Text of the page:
1. The Exchange: To Our Flags
  2. The Exchange: The Negro Speaks of Dryland
  3. The Exchange: blue is darker than Black
  4. The Exchange: Sans Fleur
  5. The Exchange: Blindspot
  6. The Exchange: Her.
  7. The Exchange: Lint
  8. The Exchange: Reality Check
  9. The Exchange: Caution
  10. The Exchange: Rubik’s Cube
  11. The Exchange: The Path
  12. The Exchange: sTREEtS
  13. The Exchange: Butter
  14. The Exchange: The Bright Side
  15. The Exchange: Concrete to Shoreline
  16. This Empty Cage
  17. Paper Machete
  18. The Exchange: Marketplace
  19. The Exchange: One Year Anniversary
  20. The Exchange: Sunscreen Affective Disorder (SAD) 
  21. The Exchange: Immigration & Culture
  22. The Exchange: Love, Street Cleaning, & Other Myths
  23. The Exchange: An Accent Enters a Room and Says Good Morning
  24. The Exchange: An ode to Oceania
  25. The Exchange: Happy New Year
  26. The Exchange: NEW GROOVE/LODESTAR
  27. The Exchange: Wolves, Strides, and Landslides
  28. The Exchange: Honest Haikus
  29. The Exchange: Foreheads, Haikus and More
  30. The Exchange: Softness, Water Bottles, and Movie Theaters
  31. The Exchange: Algae and Understanding
  32. The Exchange: we like it here!
  33. The Exchange: tag & waiting
  34. The Exchange: spare
  35. The Exchange: Marketplace
  36. The Exchange: some coffee
  37. The Exchange: A Scary Story
  38. The Exchange: Consumer Report
  39. The Exchange: Affirmations and Sunflowers
  40. The Exchange: Autopay and A Fast Summer
  41. The Exchange: Squirrels and The White
  42. The Exchange: The Taj Mahal and Rutina de Sueño
  43. The Exchange: The Garden
  44. The Exchange: Jess Taught Me My Body Is Trying Its Best
  45. The Exchange: Jollof Rice and Losing it
  46. The Rotation
  47. The Exchange: Definitely late, but here, and Doubt

This section publishes creative writing submissions from the public that do not necessarily reflect the views of the South Side Weekly or its editors.

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Note To Self
by Chima “Naira” Ikoro

Before I leave the house, I force my scattered pixels to retract into one character in order for me to participate in this simulation. That is my morning routine.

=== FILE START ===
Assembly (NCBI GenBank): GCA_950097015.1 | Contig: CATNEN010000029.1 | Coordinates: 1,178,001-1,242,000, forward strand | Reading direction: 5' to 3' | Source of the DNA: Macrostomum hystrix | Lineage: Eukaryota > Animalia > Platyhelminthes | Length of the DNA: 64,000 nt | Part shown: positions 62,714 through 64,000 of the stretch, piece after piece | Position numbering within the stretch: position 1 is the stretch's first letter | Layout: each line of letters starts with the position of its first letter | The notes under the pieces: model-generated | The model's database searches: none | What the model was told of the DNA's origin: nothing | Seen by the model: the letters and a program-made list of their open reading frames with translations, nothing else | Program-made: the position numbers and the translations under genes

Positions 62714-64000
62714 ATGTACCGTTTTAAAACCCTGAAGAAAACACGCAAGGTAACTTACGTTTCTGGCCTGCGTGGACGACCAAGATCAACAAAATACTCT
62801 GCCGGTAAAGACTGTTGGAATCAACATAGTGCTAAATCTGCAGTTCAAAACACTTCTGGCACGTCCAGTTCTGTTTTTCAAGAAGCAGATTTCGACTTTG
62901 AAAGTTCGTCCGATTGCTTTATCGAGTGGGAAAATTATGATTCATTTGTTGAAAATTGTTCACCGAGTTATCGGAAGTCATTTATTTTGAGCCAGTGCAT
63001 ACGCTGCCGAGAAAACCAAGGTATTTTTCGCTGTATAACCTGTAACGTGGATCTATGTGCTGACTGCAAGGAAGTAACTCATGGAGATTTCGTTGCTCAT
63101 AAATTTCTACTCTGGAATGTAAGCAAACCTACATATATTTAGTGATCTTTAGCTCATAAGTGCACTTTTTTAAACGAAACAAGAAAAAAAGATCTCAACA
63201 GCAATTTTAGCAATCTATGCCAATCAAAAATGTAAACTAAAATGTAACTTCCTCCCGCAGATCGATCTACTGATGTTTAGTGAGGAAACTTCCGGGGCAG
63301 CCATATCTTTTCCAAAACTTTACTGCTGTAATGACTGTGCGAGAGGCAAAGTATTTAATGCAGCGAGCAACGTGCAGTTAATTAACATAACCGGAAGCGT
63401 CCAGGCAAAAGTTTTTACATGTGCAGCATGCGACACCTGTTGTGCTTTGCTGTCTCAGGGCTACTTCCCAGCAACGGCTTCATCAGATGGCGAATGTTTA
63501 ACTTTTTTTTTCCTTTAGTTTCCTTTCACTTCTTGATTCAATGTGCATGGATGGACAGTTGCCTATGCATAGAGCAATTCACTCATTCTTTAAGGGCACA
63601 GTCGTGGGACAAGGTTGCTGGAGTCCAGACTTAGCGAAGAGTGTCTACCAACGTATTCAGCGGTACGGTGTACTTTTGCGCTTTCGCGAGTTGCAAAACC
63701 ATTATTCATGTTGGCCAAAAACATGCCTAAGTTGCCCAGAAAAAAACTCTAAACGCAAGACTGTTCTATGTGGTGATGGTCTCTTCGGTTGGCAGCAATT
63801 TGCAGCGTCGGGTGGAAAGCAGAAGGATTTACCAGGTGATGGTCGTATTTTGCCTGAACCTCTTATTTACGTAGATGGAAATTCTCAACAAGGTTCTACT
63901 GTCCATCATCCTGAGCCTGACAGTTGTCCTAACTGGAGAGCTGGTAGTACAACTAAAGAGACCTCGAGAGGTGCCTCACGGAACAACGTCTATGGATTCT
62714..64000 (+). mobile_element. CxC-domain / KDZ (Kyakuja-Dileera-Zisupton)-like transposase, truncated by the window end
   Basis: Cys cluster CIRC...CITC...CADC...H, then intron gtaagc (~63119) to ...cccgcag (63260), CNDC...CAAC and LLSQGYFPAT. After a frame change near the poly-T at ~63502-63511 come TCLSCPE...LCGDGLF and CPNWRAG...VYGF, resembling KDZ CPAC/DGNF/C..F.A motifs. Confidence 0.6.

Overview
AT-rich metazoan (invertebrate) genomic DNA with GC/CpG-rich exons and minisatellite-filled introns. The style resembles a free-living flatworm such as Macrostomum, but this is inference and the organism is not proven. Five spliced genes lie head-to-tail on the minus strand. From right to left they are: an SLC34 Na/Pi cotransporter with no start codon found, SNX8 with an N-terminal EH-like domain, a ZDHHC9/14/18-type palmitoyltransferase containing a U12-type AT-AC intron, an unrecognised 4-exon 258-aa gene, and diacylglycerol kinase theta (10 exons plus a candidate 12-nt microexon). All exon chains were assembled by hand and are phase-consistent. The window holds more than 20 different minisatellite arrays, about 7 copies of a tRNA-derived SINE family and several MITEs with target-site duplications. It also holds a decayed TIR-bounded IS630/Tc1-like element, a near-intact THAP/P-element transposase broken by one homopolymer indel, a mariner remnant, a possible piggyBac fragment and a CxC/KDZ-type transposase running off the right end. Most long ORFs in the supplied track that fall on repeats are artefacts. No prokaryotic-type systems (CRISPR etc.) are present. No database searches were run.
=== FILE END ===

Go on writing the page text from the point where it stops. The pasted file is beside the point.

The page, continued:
Does anyone else feel like three kids stacked on top of each other in a trench coat and a top hat, tryna disguise themselves as one adult so they can sneak into a movie theater?
Does anyone else feel awkward? don’t know how to end conversations in a casual way when you run into someone you know in public? I rather walk away too early; it makes me seem like I’ve got it figured out.
Does anyone else get reminders to remind you of the reminder that was sent as a courtesy to remind you of a message you never saw but somehow opened?
Did everyone grow in the same direction?
Am I the only one who grew out instead of up? I am trying to understand
which things are a part of the “neurodiverse package deal” and what is just normal human-stuff, but I’m too afraid to ask because folks are too busy tryna prove how normal they are.
And I can’t blame them because I’m

doing the exact same thing.

Chima Ikoro is the community organizing editor for the Weekly. She last wrote about segregation in Chicago.

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“If you could speak to a past version of yourself, what would you say?”

This could be a poem or a stream-of-consciousness piece. Submissions could be new or formerly written pieces. 

Submissions can be sent to bit.ly/ssw-exchange or via email to chima.ikoro@southsideweekly.com.

Featured below is a reader response to a previous prompt. The last poem and prompt can be found here

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by Claire Bernstein

Us women, we hide ourselves well.
We are expert hiders.
We hide behind every curtain draped
before us, because that’s what we have
been taught to do.
It all begins when the towel envelops us
when we’re born,
muffling our cries.
We hide our voices, tears, dress sizes,
pimples, bodily functions, bruises, nerves,
sensations, ideas, opinions, thoughts, 

but mostly,
we hide ourselves. 

I want to play hide and seek but erase
the word hide from the game.
I don’t want to know what the word even means,
a jumble of thick foreign letters on my tongue.
I want my fingernails to be dripping blood from
tearing away at those curtains, and I don’t want
the overbearing need to get a manicure to fix
something broken on my body after it happens. 

I want to name my daughter Seek.
She’ll be an adventurer.
I want to hold her hand as we learn to spell
words like “powerful” and “unashamed”.
I want her to fly feet first into a world where
she won’t have to hear boys voices drowning
out her beautiful songs.
I don’t want her to begin hearing the
catcalls telling her to hide. 

Because hiding is simply the act of
waiting to be found.
We don’t need to be found.
We’re already here.

Claire Bernstein writer and theater artist from Lakeview. You can find her on Instagram @clairebernstein!

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